He shrugged and I smiled and shook my head. “What a strange place.” A moment later I called out “Allah ya’tik al afya,” and he pulled over.
We shook hands, “What’s your name?”
“My name is Ben.”
“Nice to meet you.”
“Nicer to meet you. See you, in’sha’allah.”
Ma Salaama.”

So, this morning, running late, I hopped into a cab and blindly launched into Arabic with the driver, a middle-aged, tan guy with black and silver hair. As I said, “Good morning, I’m going to Agron Street,” I noticed that he had a black kipah resting on top of his head.
“Ok, come on,” he replied in Arabic, not missing a beat.
“Let’s use the meter,” I continued.
“Ah, why don’t we say 20 Shekel?”
That is five shekels less than what the meter would cost (four Shekels is a dollar); I enthusiastically agreed. Something was strange, though. We were speaking Arabic, but he was wearing a kipah and wearing shorts.
“Where on Agron Street?” he asked in Hebrew, enunciating each syllable.
Tired and ambivalent about taking a principled Arabic language stand, I told him where, in Hebrew. We chitchatted a little more; he asked me where I was from and what I was doing here, and I explained, all in Hebrew.
“But you speak some Arabic, no?” He continued. “You spoke to me in Arabic.”
“Yeah, I speak Arabic. Where are you from?” I asked, trying to determine if this was a well-disguised cabbie or what.
“I’m from Iraq, we’re Iraqi Jews.”
“And where were you born?
“Here, in Jerusalem,” he stated emphatically. “I was born here, we all lived here, all the Jews from Iraq. I live in Pisgat Zeev now. I grew up here on that street” as he pointed out my window.
“And you speak Arabic?”
“Of course!” He exclaimed. “We grew up speaking Arabic, with our family. Look, we used to be friends,” his voice rising. “We would go to each other’s houses and weddings and we would visit one another,” he lamented. “All the time, we would go to Nablus and Ramallah. We would just drive there. We would shop there.”
“What about now?”
“No, we don’t see each other anymore,” he shrugged. “Sometimes we ask or hear about this one or that one, but everything changed. It is a mess.”
“What changed?”
“From 1988, the generations – not just them, but us too – they’re filled with hatred. Hatred. We were friends, but not this generation,” he said as he shook his head.
“Have you visited Iraq?”
“No, my parents lived there, a long time ago. The Americans, you don’t like the Iraqis.”
“How do you mean? Because we went to war or because we want to leave?”
“You don’t deal with them well. You kill them.”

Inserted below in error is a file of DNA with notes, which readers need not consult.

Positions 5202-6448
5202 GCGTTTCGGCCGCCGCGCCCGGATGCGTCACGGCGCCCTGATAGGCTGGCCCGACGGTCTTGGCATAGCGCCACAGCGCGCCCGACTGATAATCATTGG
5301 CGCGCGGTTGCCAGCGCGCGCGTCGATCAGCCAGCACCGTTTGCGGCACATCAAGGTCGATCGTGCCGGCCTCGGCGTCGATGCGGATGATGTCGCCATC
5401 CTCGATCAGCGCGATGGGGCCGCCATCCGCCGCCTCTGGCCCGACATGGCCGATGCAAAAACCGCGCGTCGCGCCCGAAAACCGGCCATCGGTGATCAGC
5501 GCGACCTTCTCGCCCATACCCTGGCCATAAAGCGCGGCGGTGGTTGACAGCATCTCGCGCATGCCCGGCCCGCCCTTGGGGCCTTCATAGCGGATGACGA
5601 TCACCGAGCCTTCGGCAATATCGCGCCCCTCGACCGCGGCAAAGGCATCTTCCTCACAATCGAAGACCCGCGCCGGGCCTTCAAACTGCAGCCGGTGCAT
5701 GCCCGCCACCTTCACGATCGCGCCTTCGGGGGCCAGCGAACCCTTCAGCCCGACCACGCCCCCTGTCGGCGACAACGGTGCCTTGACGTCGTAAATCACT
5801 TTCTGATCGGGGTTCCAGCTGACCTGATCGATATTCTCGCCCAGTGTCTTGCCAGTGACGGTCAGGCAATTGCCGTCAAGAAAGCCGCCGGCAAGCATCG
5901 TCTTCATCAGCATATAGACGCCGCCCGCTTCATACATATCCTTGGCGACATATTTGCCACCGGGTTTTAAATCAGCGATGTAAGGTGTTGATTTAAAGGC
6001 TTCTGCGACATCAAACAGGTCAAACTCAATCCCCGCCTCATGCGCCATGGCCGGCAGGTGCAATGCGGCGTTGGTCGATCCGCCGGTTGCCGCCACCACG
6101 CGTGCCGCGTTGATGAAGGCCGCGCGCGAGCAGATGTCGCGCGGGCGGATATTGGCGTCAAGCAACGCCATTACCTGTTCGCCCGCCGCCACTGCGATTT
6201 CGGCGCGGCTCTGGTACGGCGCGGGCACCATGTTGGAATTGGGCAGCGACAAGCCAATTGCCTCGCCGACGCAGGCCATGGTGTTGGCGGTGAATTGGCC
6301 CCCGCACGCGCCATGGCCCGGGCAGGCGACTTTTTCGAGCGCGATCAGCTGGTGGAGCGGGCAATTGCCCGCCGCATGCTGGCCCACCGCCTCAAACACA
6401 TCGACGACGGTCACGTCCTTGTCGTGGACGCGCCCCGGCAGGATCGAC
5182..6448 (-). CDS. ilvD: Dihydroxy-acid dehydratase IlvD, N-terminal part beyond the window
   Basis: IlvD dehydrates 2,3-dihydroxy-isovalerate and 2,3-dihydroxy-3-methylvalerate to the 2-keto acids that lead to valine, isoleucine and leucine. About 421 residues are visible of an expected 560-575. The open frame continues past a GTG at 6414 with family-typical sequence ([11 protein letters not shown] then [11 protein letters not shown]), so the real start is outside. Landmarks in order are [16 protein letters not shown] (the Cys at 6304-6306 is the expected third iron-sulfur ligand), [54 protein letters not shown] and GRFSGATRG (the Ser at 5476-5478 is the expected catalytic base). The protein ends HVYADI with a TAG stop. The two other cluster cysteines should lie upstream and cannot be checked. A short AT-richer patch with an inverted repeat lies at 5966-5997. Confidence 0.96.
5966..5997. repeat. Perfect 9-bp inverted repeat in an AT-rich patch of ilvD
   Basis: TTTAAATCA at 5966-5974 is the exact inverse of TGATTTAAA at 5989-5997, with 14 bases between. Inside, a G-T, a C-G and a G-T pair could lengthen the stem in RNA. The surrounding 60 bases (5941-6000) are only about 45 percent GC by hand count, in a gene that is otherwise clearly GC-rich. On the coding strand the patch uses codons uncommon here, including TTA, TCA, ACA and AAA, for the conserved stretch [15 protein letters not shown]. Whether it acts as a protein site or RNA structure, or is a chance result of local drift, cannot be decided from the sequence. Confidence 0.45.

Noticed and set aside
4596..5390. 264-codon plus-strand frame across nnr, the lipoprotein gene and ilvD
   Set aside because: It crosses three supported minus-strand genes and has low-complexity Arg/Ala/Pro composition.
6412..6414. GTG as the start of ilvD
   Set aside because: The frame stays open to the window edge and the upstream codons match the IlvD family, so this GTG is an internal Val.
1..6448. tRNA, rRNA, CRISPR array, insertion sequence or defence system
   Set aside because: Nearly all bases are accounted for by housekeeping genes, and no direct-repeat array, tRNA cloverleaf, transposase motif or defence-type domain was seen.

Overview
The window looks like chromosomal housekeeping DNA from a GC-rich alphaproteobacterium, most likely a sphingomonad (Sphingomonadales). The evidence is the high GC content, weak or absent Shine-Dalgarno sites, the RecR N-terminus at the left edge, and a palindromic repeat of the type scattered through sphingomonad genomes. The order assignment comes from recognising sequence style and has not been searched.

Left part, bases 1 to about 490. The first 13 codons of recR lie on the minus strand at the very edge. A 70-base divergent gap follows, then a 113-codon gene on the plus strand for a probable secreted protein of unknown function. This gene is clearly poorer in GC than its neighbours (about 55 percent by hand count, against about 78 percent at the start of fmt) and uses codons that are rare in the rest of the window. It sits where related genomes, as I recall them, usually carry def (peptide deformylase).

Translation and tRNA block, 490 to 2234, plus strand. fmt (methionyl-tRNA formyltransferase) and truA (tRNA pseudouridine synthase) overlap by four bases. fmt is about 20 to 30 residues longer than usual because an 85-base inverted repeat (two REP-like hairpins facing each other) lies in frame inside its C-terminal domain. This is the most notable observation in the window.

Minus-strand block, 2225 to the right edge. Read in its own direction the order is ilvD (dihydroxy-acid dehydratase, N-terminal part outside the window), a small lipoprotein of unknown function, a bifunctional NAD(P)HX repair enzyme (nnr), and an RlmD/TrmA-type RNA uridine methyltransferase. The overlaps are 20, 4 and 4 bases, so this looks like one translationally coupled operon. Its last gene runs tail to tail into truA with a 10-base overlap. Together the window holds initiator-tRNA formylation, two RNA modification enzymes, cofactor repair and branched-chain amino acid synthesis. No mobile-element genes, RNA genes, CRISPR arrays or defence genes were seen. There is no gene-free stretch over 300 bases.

I’m much better speaking about Iraq in Arabic than Hebrew. As I considered a response, he asked, “Where are you from in America?”
“Pittsburgh, it is in Pennsyl – ”
“Pittsburgh! I know Pittsburgh, I was there.”
“Really? When were you there?”
“I took a Greyhound trip from Washington D.C. to Los Angeles in 1990. Three days we were on the bus! We stopped in Pittsburgh, for an hour. We had a rest. I went outside of the station and walked around and looked around.”
“It’s pretty, no? The rivers downtown and the hills.”
“Yes, I took pictures. I remember there was a [cable car], like at Masada, that goes up the hill. I just showed the pictures to my son a couple of weeks ago,” he said with a big, nostalgic smile.
“That’s great! Wow, three days on a bus. That’s a long trip.”
Laughing, “Yeah, it was long. We started at 2AM on one day and didn’t finish until 6AM three days later. And then we had to come home early because of the war. They told us all to come home because of the war.”
We pulled up to work, “this is good, here, thank you. What’s your name?”
“My name is Ben. Nice to meet you, Shabbat Shalom,” and we shook hands.
Smiling, thinking about the incline in Pittsburgh, perhaps, Zion said, “Yes, Yes, Shabbat Shalom, see you.”

A few more pictures from the Old City:

Friday, July 13, 2007

Living on A Seam

East Jerusalem – A week ago, on my first evening here, I walked to a nearby coffee shop at the Hebrew University. It was 6:30 PM, and I wanted to drink tea outside and stay awake a couple more hours. With Shabbat fast approaching, the campus was almost entirely deserted. A dark haired student in a tight black shirt waited for a ride in front of the (closed) Aroma Café. It seemed like she’d been forgotten, sadly waiting to be picked up for Shabbat dinner with her family. A shorter dark haired student came around the corner and called out in Arabic, “What are you doing? How long are you going to sit there waiting?” They laughed and began a rapid conversation.

The next day, I went to the Old City’s Muslim Quarter. Descending into the Old City through Damascus Gate, I passed toy, vegetable, and shoe vendors who had lined the staircases with goods; child touts hollered prices.

At the Central Café, a spot along the way to the Al Aqsa Mosque, I drank a Turkish coffee. Like at any café in Egypt, men sat inside smoking hookahs and playing cards. Outside, however, Hasidic Jews with curled sidelocks and black hats passed Muslim fundamentalists coming from the al-Aqsa compound. The Fundys wore flaming beards, similar to their Jewish counterparts, but instead of black coats, they wore gray thobes that just brushed their ankles. Short thobes are a sign of modesty before God; men would have to stoop for their thobes’ edges to touch the ground, not show their ankles, and avoid looking silly. These men walked with regal posture, though, seemingly showing off their black socks and lace tied shoes. Between the Hasidim and the Fundys, tourists streamed by my perch. They wore shorts, fanny packs and sunglasses, and spoke Hebrew, Arabic, Italian, Greek, Spanish, Russian, or English.